The Transportation Security Administration (TSA) is testing a new system that scans identification cards and boarding passes that could speed up the screening process at airports.
With the new system, passengers step up to the TSA desk in the security line and scan the bar code on their boarding pass. At the same time, a TSA employee takes a person’s ID and verifies it using a machine. If there is a problem with verification, the passenger can be further questioned.
The TSA hopes the technology will make the screening process easier and more accurate.
“For efficiency, it is fantastic,” said Domenic Bianchini, TSA’s director of checkpoint technology, in an interview with USA Today. “We think it’s a valuable technology, and we think over time we will see the real value added.”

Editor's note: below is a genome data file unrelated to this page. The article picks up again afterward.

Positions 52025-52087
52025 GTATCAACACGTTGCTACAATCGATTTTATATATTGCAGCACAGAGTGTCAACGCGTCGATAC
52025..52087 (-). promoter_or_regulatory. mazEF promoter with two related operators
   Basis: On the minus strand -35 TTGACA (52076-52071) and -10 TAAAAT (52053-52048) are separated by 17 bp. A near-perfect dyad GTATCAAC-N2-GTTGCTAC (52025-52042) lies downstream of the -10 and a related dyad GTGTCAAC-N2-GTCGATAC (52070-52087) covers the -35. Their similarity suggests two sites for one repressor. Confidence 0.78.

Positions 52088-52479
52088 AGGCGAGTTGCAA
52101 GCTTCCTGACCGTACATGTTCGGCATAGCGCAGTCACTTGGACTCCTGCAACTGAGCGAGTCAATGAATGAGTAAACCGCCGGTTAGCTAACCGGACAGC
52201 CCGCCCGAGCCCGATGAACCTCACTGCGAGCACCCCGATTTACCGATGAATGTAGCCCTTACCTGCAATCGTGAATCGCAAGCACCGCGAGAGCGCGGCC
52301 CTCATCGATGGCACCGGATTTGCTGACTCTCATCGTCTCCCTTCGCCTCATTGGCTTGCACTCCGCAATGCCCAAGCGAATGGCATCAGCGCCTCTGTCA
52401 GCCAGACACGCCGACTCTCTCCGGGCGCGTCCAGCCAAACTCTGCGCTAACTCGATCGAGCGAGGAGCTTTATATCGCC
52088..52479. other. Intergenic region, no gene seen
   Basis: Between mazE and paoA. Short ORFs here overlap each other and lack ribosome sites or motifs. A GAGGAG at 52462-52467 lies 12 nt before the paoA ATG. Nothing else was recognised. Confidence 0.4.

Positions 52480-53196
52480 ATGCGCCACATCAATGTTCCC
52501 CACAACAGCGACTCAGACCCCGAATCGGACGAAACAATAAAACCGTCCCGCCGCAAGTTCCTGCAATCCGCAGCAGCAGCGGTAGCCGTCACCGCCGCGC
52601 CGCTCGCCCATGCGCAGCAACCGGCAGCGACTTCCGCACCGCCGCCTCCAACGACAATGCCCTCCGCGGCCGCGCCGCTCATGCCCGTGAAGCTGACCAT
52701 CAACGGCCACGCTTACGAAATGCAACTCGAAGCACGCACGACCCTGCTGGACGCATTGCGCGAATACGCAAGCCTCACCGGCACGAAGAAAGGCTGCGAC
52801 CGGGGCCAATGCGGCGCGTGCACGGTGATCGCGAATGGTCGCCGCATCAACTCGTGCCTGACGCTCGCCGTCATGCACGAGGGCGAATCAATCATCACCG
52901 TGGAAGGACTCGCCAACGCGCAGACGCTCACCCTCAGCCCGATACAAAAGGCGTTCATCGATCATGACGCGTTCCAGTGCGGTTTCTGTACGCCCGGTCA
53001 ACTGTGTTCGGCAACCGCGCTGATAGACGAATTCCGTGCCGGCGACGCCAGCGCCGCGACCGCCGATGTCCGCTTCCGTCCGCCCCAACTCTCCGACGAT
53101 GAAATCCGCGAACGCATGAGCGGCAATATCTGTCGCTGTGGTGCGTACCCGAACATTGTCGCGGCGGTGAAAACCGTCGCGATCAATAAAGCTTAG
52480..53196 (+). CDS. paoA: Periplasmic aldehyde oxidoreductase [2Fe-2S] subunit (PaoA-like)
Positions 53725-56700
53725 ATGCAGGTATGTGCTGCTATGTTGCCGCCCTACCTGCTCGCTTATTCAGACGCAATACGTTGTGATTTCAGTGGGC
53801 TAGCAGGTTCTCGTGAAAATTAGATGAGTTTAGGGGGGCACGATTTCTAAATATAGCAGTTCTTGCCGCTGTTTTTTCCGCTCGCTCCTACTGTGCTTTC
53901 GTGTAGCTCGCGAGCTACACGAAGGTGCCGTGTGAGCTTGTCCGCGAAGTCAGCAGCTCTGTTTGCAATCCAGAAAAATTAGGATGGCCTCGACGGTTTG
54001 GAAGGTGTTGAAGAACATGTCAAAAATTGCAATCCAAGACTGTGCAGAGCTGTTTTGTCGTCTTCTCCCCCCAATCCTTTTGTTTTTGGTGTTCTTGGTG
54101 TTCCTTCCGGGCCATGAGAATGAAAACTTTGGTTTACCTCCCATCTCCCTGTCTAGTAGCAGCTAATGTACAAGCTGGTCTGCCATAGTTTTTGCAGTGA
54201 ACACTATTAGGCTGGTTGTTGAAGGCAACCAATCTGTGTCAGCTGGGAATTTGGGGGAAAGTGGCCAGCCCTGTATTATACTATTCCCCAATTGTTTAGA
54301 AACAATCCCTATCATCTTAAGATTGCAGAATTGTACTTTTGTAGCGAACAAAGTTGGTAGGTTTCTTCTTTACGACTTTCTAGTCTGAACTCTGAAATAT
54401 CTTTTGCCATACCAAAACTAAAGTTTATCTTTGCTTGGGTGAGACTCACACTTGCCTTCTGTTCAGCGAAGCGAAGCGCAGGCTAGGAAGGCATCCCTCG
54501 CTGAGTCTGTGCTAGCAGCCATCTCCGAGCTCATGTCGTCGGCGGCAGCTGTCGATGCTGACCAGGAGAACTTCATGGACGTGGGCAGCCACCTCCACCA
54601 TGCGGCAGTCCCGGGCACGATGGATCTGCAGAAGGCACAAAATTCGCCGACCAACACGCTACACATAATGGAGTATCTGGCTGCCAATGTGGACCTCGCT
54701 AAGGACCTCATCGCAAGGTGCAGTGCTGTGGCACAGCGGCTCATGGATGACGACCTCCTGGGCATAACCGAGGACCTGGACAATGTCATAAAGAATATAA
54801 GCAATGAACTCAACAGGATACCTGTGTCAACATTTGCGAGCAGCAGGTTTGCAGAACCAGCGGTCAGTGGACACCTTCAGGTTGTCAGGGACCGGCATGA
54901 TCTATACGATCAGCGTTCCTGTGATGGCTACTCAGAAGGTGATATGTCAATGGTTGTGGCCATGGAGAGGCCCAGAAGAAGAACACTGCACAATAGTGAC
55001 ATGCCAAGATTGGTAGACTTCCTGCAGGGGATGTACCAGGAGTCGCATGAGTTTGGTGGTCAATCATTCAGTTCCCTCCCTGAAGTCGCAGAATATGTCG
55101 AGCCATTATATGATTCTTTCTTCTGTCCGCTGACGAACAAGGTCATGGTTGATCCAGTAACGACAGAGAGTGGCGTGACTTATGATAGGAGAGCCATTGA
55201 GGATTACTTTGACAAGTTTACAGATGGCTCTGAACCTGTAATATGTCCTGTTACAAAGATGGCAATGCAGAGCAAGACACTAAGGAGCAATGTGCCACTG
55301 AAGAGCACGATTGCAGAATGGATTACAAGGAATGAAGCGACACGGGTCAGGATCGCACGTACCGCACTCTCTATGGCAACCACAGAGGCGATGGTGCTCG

TSA spokesman Greg Soule also told USA Today that a passenger’s personal information isn’t stored by the machine.
The system will be tested at a few different airports, before a larger rollout commences. Washington-Dulles International Airport started using the machine last week. George Bush Intercontinental Airport in Houston will first use the technology on Tuesday, April 17, followed by San Juan, Puerto Rico, on April 23.
The first 30 machines — custom manufactured for the TSA by BAE Systems Information Solutions, Trans Digital Technologies and NCR Government Systems — cost approximately $3.2 million, according to Soule.